Evolving Readers and Writers

I will be moving into a new house this summer so I’m sorting through all the things I’ve accumulated since my last move—including my book collections. Since I enjoy physical books as much (and sometimes more) as eBooks, my shelves are overflowing. Yes, it’s time to winnow down both my fiction and non-fiction books.


I’m clearing a shelf at a time, alternating between fiction and non-fiction. My criteria? For non-fiction it usually revolves around research books for past, current, and future books I wrote, am writing, or will write in the near future. History books, medical books, and books on writing. Some have lost their relevance as I’ve changed my writing focus and some contained only a small section related to what I was researching or I found a better, more up-to-date source.


For fiction, do I enjoy reading the book a second (third or tenth) time? If not, why not? I’ve learned that what I enjoy today as a reader is not the same as it was ten or fifteen years ago—and in some instances, not even two or three years ago. Why? What’s changed?

I’ve changed. And it made me think about how my writing has changed—it’s evolved as I’ve learned more about the craft of writing. As I’ve learned better ways of developing a compelling story, my voice has emerged and become stronger, more me. So why wouldn’t my choice in reading material evolve too?

My fiction reading has become a little more eclectic. I’ve branched out into fantasy, paranormal, urban fantasy, steampunk, and rediscovered science fiction. Romance, especially romantic suspense, is still my go-to sources when I want a feel-good read. Still not a fan of cozy mysteries (but I’ve enjoyed a few), women’s fiction (yes, I’ve enjoyed some of these too), or horror. But I used to turn my nose up at historical novels and now enjoy a number of different historical authors.

And I have some authors I can read their books over and over again. I can still get lost in the worlds they’ve created—like visiting old friends and talking about shared adventures. Sometimes a good story is timeless. And those books will always find a home on one of my shelves.


All of which gives me hope. I’ll never run out of things to read. I’ll never run out of new authors to “discover.” And I really hope it means I’ll never run out of evolving readers who will discover my old and new books. New readers who find their taste in reading material has evolved and changed just as mine has done.


As for the books I no longer want or need, they are going to the library to find new readers, to be shelved or sold for money to buy new authors and research books so the cycle can continue. 

What about you? Do you periodically clear your shelves of books no longer needed or wanted? Do you have favorite books you love to revisit over and over?

Comments

I, too, have an overflow of both ebooks and shelved books. I keep the physical books until there's no room, and then I read all of the jackets/blurbs and sort through which ones I still think I'll read. I recently had to do that when we downsized my shelf space. It's hard to part with those books, but I take them to the used book store (which has a coffee shop) and treat myself to writing time and a coffee (usually, I can have several over the next few weeks) with the money I make when I trade those books in. ;)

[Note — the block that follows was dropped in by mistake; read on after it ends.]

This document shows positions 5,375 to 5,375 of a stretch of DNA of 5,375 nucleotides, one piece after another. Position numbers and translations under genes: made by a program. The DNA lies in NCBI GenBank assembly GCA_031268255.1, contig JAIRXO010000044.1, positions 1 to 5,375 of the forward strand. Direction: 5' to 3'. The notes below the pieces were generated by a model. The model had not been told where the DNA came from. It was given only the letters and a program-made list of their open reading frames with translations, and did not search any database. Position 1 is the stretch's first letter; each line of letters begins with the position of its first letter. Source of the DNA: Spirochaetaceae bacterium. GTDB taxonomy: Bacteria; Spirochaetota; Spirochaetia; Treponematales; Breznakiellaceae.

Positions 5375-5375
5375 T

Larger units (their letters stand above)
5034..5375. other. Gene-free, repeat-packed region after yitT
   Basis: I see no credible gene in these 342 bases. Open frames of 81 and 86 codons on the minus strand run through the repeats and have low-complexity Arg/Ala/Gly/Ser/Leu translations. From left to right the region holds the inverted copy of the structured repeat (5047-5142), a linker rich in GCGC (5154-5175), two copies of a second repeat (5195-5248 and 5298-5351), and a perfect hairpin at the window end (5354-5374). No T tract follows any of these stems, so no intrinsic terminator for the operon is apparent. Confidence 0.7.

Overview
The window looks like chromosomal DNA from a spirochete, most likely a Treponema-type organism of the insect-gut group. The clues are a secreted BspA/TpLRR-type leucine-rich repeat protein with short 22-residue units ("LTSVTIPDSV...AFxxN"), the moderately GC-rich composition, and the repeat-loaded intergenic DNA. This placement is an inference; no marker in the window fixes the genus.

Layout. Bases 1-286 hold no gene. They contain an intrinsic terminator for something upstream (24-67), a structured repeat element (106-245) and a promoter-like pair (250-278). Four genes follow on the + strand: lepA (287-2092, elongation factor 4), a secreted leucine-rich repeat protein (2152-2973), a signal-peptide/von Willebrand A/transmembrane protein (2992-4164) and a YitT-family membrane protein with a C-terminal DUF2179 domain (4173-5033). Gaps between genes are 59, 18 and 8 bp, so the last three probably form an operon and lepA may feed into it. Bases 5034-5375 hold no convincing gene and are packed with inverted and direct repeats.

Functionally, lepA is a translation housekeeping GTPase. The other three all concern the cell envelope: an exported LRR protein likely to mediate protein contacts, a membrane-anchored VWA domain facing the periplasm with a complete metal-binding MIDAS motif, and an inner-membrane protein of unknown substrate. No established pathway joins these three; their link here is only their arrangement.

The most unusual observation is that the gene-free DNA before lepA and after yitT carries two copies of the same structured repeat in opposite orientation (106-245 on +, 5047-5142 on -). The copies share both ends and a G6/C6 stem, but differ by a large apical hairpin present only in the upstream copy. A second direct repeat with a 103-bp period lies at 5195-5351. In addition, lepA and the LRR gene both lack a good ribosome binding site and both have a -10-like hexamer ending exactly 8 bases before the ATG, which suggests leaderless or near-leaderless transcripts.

Marcelle Dubé said…
I am in the middle of just such an exercise, Sharon. I have (wait, I have to count)six bookshelves in my teeny tiny little house and over the years, any sense of organization went out the window. So now I'm going through all my books and trying to set up different bookshelves for different types of books: research for currents works in progress; research for past and future projects; writing books; nonfiction books; fiction books; and brag shelves (for local writers, writers I know from farther afield, and my own books). It's a daunting task and I have piles of books everywhere. Many books will find new homes at the library, the second hand book store, and the mini library-on-a-post that we are building in my neighborhood this year. You wouldn't believe the dust...
Sharon Calvin said…
So far I've resisted removing or even archiving my ebooks--but the day is coming I'm sure!
Cathy Perkins said…
Over the years, I've gone through this so many times! Yes, I have a book-buying habit. :)
Since the weekend place is now my office/the guest house, I'm trying to stock the bookshelves there with a wide range of stories guest may enjoy. The bookshelf in my bedroom? "Keepers." To Be Reads. And then there are the bookshelves for grandchildren-on-the-way...
Marlene Ezell said…
I have passed on books to other readers. These are books that I don't want to keep. Even though I rarely reread a book, I have certain ones that I keep...books about dogs, horses, and those by certain authors. I have a used bookstore nearby where I can turn books in for credit. This helps feed my book addiction.
jean harrington said…
I have some keepers, and yes, I'm willing to say I keep them solely for the leather on their spines. No question they do look best on the shelves. Sorry. Shoot me. Now for actual readers, a dictionary, a thesaurus, a bunch of literary anthologies I used when teaching, and a few how-to tomes for would-be writers. Oh, my complete Shakespeare, my Jerusalem Bible and all the books I can't bring myself to throw out. That would take too long, but I do keep winnowing away, a former keeper there, a paperback here. You know how that goes, for I suspect we're all on the horns of this same dilemma.

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